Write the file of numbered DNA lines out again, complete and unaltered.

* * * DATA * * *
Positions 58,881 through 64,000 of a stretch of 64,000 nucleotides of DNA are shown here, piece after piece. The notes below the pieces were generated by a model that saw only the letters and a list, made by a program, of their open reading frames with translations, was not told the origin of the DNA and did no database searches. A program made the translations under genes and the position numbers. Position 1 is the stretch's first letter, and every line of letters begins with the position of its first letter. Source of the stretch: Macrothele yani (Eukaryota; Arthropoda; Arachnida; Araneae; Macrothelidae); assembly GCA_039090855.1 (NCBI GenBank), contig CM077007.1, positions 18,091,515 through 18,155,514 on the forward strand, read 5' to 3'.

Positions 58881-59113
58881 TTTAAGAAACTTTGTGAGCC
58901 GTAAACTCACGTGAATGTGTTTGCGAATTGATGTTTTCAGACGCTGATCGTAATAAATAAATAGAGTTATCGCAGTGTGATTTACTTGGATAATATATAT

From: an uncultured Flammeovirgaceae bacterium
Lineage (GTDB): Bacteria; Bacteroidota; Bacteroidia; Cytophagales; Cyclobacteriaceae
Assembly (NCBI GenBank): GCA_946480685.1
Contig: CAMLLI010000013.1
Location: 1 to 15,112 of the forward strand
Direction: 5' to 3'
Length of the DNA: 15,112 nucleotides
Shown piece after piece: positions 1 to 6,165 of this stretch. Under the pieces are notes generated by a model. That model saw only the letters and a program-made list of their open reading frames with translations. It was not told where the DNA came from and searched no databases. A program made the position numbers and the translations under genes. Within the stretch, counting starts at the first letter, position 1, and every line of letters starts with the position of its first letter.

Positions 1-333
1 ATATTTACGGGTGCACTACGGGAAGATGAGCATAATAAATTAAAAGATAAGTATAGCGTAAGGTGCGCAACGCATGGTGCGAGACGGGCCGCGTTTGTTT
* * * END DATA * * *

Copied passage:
Positions 58,881 through 64,000 of a stretch of 64,000 nucleotides of DNA are shown here, piece after piece. The notes below the pieces were generated by a model that saw only the letters and a list, made by a program, of their open reading frames with translations, was not told the origin of the DNA and did no database searches. A program made the translations under genes and the position numbers. Position 1 is the stretch's first letter, and every line of letters begins with the position of its first letter. Source of the stretch: Macrothele yani (Eukaryota; Arthropoda; Arachnida; Araneae; Macrothelidae); assembly GCA_039090855.1 (NCBI GenBank), contig CM077007.1, positions 18,091,515 through 18,155,514 on the forward strand, read 5' to 3'.

Positions 58881-59113
58881 TTTAAGAAACTTTGTGAGCC
58901 GTAAACTCACGTGAATGTGTTTGCGAATTGATGTTTTCAGACGCTGATCGTAATAAATAAATAGAGTTATCGCAGTGTGATTTACTTGGATAATATATAT

From: an uncultured Flammeovirgaceae bacterium
Lineage (GTDB): Bacteria; Bacteroidota; Bacteroidia; Cytophagales; Cyclobacteriaceae
Assembly (NCBI GenBank): GCA_946480685.1
Contig: CAMLLI010000013.1
Location: 1 to 15,112 of the forward strand
Direction: 5' to 3'
Length of the DNA: 15,112 nucleotides
Shown piece after piece: positions 1 to 6,165 of this stretch. Under the pieces are notes generated by a model. That model saw only the letters and a program-made list of their open reading frames with translations. It was not told where the DNA came from and searched no databases. A program made the position numbers and the translations under genes. Within the stretch, counting starts at the first letter, position 1, and every line of letters starts with the position of its first letter.

Positions 1-333
1 ATATTTACGGGTGCACTACGGGAAGATGAGCATAATAAATTAAAAGATAAGTATAGCGTAAGGTGCGCAACGCATGGTGCGAGACGGGCCGCGTTTGTTT